A few weeks ago we were involved into a Flex application pentesting. We are going to explain in a serie of posts how Flex applications works and how we test them.Flex applications combined two parts: the client side SWF file and the AMF gateway, and both communicated using the AMF protocol. AMF protocol (ActionScript Message Format) is a binary packet which contains serialized data: service, method and objects. This packet is send to the server gateway, which manage the communication or actions requested by the Flash application.As the Flash object is store in our machine we can extract all the information and use it to generate our custom request to the server without using the proper Flash application and allowing us to modify the parameters to test them against common injections and trying to extract more information from the error messages.For the extraction of the information from the swf file we use the swfdump. It extract the bytecode of the file and output a more or less readable code. We are going to use for demo propose the app located at http://digitalshowcase.biz/demos/players/Players.swf. This is a demo application from Adobe.The first step is extract the code from the application. The swfdump command accepts the -D parameter to extract all the information. We are also going to redirect the output to an external file for later analysis:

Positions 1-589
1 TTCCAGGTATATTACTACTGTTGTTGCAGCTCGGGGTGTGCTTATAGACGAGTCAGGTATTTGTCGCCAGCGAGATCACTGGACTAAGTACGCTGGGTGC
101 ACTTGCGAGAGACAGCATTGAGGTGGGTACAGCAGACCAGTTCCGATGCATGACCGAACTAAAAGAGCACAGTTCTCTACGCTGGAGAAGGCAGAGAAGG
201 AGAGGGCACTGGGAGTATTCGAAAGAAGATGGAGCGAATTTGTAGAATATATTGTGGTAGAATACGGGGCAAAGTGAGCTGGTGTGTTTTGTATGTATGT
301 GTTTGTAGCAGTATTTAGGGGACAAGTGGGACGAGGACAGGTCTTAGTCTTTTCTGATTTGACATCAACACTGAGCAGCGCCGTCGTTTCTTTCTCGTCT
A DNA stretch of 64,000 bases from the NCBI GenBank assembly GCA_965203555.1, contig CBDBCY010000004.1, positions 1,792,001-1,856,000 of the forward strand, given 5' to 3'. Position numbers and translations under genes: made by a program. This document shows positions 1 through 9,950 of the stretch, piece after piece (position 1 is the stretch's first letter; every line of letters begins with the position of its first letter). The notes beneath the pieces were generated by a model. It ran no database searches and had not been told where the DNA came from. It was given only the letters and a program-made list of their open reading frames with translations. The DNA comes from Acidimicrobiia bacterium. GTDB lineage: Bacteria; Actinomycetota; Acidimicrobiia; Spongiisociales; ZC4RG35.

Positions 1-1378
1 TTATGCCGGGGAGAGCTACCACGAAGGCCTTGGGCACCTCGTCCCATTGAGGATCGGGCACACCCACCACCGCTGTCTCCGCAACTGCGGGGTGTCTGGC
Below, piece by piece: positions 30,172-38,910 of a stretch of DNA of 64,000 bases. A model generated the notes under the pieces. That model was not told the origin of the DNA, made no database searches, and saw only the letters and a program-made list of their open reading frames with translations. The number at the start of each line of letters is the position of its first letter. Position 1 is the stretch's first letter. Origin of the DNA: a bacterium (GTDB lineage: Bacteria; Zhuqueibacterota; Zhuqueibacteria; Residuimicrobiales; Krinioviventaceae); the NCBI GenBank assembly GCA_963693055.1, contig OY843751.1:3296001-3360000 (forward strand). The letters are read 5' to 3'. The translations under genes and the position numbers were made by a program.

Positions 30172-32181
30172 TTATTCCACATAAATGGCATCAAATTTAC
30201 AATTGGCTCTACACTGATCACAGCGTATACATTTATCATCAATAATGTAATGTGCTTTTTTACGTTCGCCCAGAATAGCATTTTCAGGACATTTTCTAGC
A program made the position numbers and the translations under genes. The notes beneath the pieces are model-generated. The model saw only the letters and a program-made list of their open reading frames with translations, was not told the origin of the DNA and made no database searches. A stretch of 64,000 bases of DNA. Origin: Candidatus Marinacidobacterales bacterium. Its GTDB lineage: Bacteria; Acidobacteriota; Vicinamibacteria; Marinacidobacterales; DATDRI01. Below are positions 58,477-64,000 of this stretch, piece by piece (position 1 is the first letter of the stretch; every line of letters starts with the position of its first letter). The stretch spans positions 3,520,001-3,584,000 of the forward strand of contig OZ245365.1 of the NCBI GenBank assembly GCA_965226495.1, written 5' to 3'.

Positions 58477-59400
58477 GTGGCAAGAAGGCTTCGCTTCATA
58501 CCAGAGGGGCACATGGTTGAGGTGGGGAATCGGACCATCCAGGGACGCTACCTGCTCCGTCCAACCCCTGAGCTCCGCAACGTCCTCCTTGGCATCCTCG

Sometimes we can see warnings but this has not to be a problem. We will be able to analyse the relevant information anyway. The next step is analyse these txt file to find the gateways it is using with a simple grep query:
With this XML we know the URL where we have to send our AMF packets and the destinations (services) which the server offers to the application. Now is time to extract the methods of these services:
The string [staticprotected}Object}:: is the key to identify all the methods that the gatewayis expecting. We also have near it the number of parameters that the application is expecting.This is our first approach to the Flex security but we will discuss in the next chapter how to request these methods and how to test them using semi-automatic tools.